Around this same time, John and James (who had left in 1996) began inquiring about their options under the pension plan. They wrote identical letters to Turner and Plan Trustee Richard Bennett, requesting a distribution of their “ESOP money to roll over into an IRA account of [their] choice.” Craig Thomas, the attorney for the Reg-Ellen ESOP, replied to the Hesses' letters. He informed them that they would not be eligible for a distribution until they were 55 years old and enclosed a copy of the plan for their reference. The Hesses continued requesting a distribution over the next several months, but Reg-Ellen steadfastly maintained that they were not yet qualified.
In June 1998, John again wrote Bennett (the ESOP trustee), this time requesting to diversify his Reg-Ellen stock from the stock fund to the Other Investments Account. At some point James Hess made a similar request. In support of their request, the Hesses relied on amendment 4.12(i), which had been added to the plan with the 1995 amendments eliminating employees' salary reduction contributions. Although Bennett thought the amendment supported the Hesses' attempts to diversify their Reg-Ellen stock, Turner and Thomas (the plan's attorney) disagreed. Both maintained that the Hesses must first satisfy the diversification requirements located elsewhere in the plan, which included attaining 55 years of age.
The Hesses thus requested a hearing on their claim to diversify their contributions to Reg-Ellen stock. Although they had been represented by counsel while corresponding with Reg-Ellen, a different attorney represented them at the appeal hearing before Reg-Ellen's administrative committee. The committee was comprised of plan administrator and company president Turner, Morris, and four other corporate officers of Reg-Ellen. On September 30, 1999, the committee held a hearing on the Hesses' claim, which was framed as follows: “Whether [John and James are] entitled to diversify [their] pre-December, 1994 contributions into the Plan which are currently invested in Reg-Ellen Machine Tool Corp. stock.” Although not relevant here, James Hess also appealed his claim to a distribution on account of an alleged disability. With the exception of a medical report relating to the disability claim, the Hesses presented no evidence at their hearing other than the plan document itself.
Just over a month later, the administrative committee denied the Hesses' claims, reasoning that they were not entitled to diversify their stock because they were not yet 55 years old. See Reg-Ellen ESOP § 4.12(g) (enumerating diversification requirements). Although the Hesses did not refer to it, the committee also considered section 4.12(i), the amendment that the Hesses' previous counsel had relied on to support their diversification claim. The committee concluded, however, that the amendment was intended to allow those participants who had contributed salary reduction contributions into the Other Investments Account to direct the investment of their pre-amendment contributions within that account. Thus, reasoned the committee, section 4.12(i) did not advance the Hesses' claim to diversify their Reg-Ellen stock.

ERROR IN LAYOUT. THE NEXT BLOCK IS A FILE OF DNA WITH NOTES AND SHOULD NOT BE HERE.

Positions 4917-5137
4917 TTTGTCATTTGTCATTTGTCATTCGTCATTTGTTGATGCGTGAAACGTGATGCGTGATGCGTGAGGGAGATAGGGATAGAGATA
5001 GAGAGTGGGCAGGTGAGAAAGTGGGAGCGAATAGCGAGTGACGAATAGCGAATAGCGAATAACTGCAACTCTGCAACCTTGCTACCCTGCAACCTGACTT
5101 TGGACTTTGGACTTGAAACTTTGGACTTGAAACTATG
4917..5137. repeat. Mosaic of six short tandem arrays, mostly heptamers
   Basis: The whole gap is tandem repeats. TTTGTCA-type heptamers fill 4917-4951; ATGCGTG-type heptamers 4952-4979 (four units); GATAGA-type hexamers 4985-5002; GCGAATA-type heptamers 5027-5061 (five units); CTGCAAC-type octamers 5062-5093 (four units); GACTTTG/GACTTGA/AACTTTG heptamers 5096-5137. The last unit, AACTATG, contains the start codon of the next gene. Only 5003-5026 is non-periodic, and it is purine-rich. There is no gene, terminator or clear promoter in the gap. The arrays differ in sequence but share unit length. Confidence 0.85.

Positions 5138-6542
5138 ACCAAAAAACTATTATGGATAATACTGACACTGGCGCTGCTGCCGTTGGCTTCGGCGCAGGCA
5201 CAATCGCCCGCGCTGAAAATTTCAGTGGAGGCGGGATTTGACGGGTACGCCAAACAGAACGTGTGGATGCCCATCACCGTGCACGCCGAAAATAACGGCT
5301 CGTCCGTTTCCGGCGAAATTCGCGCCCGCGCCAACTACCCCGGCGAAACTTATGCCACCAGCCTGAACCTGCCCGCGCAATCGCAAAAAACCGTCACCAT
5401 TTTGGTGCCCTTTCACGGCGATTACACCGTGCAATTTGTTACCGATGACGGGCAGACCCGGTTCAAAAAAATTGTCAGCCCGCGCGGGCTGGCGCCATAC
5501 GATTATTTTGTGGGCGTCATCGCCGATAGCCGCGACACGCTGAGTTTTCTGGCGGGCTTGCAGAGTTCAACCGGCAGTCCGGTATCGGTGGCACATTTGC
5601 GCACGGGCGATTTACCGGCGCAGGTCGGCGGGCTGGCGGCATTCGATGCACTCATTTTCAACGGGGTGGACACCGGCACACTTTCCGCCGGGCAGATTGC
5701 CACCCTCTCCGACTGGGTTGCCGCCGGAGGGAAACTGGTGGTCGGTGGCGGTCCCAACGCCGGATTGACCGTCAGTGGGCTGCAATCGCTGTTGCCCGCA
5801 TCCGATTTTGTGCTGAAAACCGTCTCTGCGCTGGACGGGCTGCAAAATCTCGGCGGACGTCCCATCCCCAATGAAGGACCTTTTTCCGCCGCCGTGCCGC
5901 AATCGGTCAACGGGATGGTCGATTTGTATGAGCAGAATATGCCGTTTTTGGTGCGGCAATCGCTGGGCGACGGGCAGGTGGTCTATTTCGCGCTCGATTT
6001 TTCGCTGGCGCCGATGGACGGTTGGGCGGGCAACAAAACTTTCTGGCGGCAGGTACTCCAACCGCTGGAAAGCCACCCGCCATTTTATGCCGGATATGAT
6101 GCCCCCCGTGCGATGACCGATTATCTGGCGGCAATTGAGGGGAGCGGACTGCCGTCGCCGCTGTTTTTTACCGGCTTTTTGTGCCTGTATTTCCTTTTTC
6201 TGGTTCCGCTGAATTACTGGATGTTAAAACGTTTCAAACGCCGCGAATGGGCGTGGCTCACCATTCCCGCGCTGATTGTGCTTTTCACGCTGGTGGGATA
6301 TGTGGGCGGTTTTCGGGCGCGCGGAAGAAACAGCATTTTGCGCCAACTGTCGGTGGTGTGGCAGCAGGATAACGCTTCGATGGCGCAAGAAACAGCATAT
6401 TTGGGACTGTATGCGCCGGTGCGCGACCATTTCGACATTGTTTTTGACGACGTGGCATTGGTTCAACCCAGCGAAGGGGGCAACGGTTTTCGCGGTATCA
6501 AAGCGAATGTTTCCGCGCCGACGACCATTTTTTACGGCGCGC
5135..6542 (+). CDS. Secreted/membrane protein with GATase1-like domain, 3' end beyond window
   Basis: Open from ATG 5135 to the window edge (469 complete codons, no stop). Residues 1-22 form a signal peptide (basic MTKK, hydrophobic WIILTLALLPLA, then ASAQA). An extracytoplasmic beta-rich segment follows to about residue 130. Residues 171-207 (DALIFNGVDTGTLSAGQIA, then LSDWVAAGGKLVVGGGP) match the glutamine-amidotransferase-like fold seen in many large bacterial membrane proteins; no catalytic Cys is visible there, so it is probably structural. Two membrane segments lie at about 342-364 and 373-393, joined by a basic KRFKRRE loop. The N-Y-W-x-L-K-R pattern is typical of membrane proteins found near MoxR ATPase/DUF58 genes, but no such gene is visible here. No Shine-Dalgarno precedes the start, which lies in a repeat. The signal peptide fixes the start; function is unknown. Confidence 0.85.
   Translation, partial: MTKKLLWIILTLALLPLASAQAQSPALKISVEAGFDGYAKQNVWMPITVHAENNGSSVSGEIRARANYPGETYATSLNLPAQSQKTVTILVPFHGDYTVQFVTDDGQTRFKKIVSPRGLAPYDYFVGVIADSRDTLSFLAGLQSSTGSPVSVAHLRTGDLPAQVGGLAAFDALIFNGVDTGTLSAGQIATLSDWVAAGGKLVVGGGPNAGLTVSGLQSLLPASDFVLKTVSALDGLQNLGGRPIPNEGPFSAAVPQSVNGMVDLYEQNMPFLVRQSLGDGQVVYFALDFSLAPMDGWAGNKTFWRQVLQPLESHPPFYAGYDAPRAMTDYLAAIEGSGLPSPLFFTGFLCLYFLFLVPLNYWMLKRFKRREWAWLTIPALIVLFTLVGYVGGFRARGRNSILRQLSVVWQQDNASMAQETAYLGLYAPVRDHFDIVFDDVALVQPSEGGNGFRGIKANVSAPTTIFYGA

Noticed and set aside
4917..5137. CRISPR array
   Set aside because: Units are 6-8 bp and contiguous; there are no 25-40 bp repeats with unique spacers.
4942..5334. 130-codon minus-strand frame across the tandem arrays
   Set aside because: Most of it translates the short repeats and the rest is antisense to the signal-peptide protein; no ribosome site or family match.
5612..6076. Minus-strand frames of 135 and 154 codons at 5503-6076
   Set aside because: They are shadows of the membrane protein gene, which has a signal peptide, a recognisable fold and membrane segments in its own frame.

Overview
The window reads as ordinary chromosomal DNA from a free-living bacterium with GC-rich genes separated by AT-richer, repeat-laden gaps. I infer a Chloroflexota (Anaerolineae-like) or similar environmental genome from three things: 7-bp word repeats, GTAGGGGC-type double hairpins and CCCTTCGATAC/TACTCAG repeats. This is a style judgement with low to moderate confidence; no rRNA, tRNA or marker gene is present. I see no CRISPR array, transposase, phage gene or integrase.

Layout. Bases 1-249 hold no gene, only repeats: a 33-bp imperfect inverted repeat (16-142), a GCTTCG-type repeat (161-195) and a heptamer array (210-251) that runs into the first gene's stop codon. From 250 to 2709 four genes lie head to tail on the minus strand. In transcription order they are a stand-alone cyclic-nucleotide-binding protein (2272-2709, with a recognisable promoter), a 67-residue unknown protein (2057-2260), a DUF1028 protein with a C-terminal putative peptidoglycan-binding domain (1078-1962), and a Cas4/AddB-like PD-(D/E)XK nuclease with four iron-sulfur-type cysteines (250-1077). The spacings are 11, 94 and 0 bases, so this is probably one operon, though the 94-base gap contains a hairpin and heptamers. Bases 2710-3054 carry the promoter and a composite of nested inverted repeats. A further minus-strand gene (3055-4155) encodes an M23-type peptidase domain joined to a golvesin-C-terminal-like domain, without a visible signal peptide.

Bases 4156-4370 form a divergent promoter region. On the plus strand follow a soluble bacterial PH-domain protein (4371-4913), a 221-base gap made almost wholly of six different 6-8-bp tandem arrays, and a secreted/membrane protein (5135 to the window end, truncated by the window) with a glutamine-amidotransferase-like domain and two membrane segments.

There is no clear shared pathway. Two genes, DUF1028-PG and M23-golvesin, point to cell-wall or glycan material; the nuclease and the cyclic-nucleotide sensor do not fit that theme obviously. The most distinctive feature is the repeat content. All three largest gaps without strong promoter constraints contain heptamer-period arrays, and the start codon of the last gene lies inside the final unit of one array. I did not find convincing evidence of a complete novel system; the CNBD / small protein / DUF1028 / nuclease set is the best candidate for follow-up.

John and James then each filed suit against Reg-Ellen and the Reg-Ellen ESOP (together “Reg-Ellen”) under section 502(a)(1)(B) of ERISA, 29 U.S.C. § 1132(a)(1)(B), which allows a participant in a plan governed by ERISA to bring a civil action to “recover benefits due to him under the terms of his plan, to enforce his rights under the terms of the plan, or to clarify his rights to future benefits under the terms of the plan.” Each alleged that a decrease in the value of Reg-Ellen stock between 1997 and 2001 had caused him to lose money. In particular, the complaints alleged that John saw the value of his 48,564 shares decrease by more than $111,000, and James saw the value of his 9,702 shares drop by more than $50,000 (parenthetically, we note that we find these allegations puzzling, since James owned approximately 1/515 as many shares as John, yet is alleged to have lost nearly half as much money). John's complaint also included a state-law claim under the Illinois Business Corporation Act alleging that Reg-Ellen wrongfully denied him the opportunity to inspect its corporate books and records. See 805 ILCS 5/7.75. The district court consolidated the Hesses' suits for decision, and both the Hesses and Reg-Ellen moved for summary judgment. The district court granted Reg-Ellen's motion, concluding that the committee's denial of the Hesses' request to diversify was not arbitrary or capricious and that John's state-law claim failed because he was not a “shareholder” as that term is defined in the Illinois Business Corporation Act.